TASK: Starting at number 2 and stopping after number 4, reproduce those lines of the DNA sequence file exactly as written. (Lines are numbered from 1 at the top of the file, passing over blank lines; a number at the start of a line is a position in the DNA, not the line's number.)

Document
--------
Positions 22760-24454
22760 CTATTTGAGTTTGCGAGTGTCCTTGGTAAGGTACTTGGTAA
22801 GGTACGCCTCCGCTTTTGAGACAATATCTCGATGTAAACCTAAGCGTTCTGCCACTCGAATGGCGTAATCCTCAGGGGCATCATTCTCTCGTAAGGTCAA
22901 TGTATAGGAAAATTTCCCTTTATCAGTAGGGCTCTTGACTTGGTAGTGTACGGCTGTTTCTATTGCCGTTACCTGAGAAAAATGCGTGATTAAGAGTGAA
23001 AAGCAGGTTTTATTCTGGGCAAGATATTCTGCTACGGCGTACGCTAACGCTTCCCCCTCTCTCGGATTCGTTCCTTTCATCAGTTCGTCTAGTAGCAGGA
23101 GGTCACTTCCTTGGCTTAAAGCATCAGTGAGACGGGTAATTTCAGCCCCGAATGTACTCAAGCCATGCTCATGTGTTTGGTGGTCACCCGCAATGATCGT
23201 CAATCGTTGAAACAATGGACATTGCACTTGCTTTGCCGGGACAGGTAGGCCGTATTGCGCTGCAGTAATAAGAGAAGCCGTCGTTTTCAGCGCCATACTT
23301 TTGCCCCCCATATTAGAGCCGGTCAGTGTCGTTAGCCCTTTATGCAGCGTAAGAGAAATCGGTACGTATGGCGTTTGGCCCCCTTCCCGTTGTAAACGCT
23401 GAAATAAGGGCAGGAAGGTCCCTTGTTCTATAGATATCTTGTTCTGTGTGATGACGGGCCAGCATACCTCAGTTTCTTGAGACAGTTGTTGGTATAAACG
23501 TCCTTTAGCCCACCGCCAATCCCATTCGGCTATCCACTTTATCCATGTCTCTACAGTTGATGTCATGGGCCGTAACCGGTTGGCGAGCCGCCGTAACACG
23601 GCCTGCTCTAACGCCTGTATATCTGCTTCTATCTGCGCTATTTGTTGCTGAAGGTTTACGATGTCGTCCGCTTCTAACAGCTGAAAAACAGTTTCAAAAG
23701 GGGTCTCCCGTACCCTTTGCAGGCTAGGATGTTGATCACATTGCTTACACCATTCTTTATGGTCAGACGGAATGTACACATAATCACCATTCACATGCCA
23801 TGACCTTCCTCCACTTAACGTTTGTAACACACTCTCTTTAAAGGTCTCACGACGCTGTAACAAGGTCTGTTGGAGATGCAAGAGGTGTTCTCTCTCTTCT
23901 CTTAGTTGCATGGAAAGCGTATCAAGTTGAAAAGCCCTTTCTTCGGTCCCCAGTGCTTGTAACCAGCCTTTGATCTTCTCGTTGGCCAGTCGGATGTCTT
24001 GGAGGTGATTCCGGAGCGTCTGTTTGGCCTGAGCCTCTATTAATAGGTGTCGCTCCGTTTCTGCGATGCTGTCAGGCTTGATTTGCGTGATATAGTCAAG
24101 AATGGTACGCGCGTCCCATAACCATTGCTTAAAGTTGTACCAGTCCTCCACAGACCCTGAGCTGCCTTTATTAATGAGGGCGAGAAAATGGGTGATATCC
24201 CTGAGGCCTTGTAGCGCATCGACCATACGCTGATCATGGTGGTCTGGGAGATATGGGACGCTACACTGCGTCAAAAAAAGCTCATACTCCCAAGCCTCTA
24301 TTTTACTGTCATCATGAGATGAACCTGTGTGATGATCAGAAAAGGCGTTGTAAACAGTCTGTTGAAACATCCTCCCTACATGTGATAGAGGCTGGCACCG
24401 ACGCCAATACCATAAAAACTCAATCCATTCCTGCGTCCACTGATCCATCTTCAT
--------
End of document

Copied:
22760 CTATTTGAGTTTGCGAGTGTCCTTGGTAAGGTACTTGGTAA
22801 GGTACGCCTCCGCTTTTGAGACAATATCTCGATGTAAACCTAAGCGTTCTGCCACTCGAATGGCGTAATCCTCAGGGGCATCATTCTCTCGTAAGGTCAA
22901 TGTATAGGAAAATTTCCCTTTATCAGTAGGGCTCTTGACTTGGTAGTGTACGGCTGTTTCTATTGCCGTTACCTGAGAAAAATGCGTGATTAAGAGTGAA